Definition. A rational number is a real number which can be written as , where a and b are integers and . A real number which is not rational is irrational.
Example. If p is prime, then is irrational.
To prove this, suppose to the contrary that is rational. Write , where a and b are integers and . I may assume that --- if not, divide out any common factors.
Now
Since and p is prime, . Write . Then
Now , so . Thus, p is a common factor of a and b contradicting my assumption that .
It follows that is irrational.
More generally, if , ..., are integers, the roots of
are either integers or irrational.
If b is an integer such that , and a is a real number between 0 and 1 (inclusive), then a can be written uniquely in the form
This is called the base b expansion of a. Rather than proving this fact, I'll merely recall the standard algorithm for computing such an expansion: Subtract from a as many 's as possible, subtract as many 's from what's left, and so on.
Here is a recursive procedure which generates base b expansions:
To see why this corresponds to the standard algorithm, note that at the first stage I'm trying to find such that
These equations are equivalent to
That is, , and a corresponds to .
It's convenient to arrange the computations in a table, as shown below.
Example. Find 0.4 in base 7.
I fill in the rows from left to right. Starting with an x, multiply by to fill in the third column. Take the greatest integer of the result to fill in the a-column of the next row. Subtract the a-value from the last -value to get the next x, and continue. You can check that this is the algorithm described above.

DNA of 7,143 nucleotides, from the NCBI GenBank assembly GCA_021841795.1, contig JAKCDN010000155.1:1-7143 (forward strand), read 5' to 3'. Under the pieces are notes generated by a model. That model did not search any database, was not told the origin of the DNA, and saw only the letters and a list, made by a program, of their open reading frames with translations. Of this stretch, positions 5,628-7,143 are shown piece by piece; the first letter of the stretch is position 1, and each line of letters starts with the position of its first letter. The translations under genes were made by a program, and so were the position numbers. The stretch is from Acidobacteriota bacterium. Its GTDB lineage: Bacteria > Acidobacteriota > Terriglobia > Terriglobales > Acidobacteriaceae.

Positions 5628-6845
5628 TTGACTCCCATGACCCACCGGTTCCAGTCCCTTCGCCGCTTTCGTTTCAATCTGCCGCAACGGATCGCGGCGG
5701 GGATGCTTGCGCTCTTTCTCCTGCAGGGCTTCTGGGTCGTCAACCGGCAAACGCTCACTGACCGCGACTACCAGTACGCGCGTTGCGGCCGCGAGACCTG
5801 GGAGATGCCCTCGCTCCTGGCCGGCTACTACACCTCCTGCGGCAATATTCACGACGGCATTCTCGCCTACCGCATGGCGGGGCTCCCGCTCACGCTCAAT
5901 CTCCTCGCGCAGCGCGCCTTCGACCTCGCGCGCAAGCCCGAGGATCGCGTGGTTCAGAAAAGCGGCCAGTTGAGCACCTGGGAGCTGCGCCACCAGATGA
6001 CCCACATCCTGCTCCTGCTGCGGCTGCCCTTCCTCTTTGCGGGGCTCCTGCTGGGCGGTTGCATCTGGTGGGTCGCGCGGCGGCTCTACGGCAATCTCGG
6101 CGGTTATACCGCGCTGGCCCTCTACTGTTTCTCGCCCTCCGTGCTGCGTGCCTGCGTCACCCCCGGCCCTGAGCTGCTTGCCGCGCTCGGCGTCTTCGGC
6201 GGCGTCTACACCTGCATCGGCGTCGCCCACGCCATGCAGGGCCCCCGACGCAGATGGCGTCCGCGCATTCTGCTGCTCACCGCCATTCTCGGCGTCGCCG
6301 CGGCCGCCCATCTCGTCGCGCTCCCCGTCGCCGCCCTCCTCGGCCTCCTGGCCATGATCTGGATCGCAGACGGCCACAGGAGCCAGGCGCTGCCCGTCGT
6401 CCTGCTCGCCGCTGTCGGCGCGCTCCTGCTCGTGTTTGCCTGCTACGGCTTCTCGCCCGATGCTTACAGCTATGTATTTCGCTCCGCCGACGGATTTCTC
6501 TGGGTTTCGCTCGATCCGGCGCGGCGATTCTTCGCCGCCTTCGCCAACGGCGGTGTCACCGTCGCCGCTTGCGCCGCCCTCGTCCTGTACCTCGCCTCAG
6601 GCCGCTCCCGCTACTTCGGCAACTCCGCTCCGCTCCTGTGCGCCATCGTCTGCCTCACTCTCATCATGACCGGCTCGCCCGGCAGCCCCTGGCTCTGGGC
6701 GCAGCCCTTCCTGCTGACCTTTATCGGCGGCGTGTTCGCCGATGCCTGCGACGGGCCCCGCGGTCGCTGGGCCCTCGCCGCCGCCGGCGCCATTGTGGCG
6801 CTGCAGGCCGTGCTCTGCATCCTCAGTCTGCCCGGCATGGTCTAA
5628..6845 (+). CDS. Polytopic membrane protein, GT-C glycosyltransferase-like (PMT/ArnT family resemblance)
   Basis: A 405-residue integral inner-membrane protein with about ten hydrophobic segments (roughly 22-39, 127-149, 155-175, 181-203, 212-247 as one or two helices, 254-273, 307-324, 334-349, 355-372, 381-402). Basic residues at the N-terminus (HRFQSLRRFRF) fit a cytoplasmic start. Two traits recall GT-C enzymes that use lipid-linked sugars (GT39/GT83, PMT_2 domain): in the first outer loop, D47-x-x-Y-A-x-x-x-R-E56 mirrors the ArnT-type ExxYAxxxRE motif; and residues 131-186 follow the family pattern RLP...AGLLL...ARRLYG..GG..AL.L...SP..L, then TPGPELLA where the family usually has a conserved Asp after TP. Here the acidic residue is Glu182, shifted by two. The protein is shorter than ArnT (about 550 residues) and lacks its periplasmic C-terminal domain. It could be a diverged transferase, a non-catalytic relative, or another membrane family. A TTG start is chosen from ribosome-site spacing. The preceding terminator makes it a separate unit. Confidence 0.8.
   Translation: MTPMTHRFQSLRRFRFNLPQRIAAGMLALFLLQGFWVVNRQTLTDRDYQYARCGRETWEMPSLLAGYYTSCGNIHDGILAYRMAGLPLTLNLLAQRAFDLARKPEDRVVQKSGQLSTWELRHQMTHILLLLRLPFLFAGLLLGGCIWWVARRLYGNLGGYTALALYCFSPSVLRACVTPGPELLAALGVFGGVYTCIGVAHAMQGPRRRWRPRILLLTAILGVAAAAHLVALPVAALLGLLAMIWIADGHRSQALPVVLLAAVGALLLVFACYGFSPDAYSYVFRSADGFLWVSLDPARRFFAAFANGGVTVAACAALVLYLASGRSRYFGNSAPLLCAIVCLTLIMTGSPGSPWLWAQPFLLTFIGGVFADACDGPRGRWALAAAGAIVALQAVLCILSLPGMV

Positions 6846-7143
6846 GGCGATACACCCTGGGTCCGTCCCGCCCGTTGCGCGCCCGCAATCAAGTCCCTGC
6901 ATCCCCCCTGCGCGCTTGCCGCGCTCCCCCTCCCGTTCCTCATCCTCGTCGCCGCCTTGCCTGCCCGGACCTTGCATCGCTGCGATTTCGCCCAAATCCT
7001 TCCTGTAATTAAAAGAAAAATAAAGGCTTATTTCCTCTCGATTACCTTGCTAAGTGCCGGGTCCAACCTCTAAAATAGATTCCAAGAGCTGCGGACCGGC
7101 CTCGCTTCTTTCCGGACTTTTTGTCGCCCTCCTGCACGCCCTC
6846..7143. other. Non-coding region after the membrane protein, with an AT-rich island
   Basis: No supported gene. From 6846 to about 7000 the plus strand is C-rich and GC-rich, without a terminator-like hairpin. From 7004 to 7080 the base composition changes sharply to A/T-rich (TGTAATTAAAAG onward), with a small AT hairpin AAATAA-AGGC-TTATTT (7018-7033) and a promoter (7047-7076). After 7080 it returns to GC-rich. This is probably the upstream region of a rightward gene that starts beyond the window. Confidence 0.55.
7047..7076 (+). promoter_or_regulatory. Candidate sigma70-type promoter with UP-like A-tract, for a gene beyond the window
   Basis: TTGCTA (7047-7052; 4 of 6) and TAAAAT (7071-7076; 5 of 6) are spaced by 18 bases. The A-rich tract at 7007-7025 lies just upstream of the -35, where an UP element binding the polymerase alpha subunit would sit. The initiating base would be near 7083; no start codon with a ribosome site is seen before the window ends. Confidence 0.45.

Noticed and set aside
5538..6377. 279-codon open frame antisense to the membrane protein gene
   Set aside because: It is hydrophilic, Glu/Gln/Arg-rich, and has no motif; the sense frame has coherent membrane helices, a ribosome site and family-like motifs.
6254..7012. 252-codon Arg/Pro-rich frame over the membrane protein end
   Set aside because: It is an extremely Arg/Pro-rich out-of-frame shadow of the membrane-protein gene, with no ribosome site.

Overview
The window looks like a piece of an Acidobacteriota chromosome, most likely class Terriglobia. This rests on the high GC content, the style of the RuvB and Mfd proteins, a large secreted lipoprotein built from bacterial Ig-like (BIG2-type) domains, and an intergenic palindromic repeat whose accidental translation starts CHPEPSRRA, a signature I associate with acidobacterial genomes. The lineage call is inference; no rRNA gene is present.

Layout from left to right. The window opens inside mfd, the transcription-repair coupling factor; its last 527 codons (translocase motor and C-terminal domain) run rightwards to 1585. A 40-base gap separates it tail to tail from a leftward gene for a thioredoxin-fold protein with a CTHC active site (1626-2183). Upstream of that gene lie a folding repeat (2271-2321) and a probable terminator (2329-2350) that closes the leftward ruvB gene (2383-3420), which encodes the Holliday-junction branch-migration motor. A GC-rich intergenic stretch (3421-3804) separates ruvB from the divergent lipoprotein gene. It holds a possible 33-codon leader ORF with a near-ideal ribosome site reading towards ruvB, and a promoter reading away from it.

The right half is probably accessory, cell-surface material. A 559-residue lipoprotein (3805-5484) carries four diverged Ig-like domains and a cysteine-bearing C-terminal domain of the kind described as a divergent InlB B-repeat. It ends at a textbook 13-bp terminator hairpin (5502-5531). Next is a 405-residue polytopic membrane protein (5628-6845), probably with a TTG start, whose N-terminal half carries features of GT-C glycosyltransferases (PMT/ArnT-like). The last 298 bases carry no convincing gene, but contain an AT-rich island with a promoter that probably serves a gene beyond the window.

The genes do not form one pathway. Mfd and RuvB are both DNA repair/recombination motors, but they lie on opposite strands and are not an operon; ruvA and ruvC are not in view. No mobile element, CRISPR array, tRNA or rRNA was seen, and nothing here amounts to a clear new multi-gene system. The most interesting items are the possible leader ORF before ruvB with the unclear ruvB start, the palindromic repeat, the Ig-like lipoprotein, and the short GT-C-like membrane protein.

The expansion clearly repeats after this, since I'm getting 0.4 for x again. Thus,
Definition. The decimal expansion terminates if there is a number such that for .
In this case,
Hence, x is rational.
A decimal expansion is periodic with period k if there is a positive integer N such that for all .
Periodic expansions also represent rational numbers. Again, I'll give an example rather than writing out the unenlightening proof.
The converse is also true: Rational numbers have decimal expansions which are either periodic or terminating.
Example. Express as a rational number in lowest terms.
Since the number has period 3, I multiply both sides by :
Next, subtract the first equation from the second:
Example. Express as a (decimal) rational number in lowest terms.
Since the number has period 3, I multiply both sides by :
Next, subtract the first equation from the second, being careful about the bases:
Example. Express as a rational number in lowest terms.
Since the number has period 3, I multiply both sides by :
Next, subtract the first equation from the second:
Copyright 2008 by Bruce Ikenaga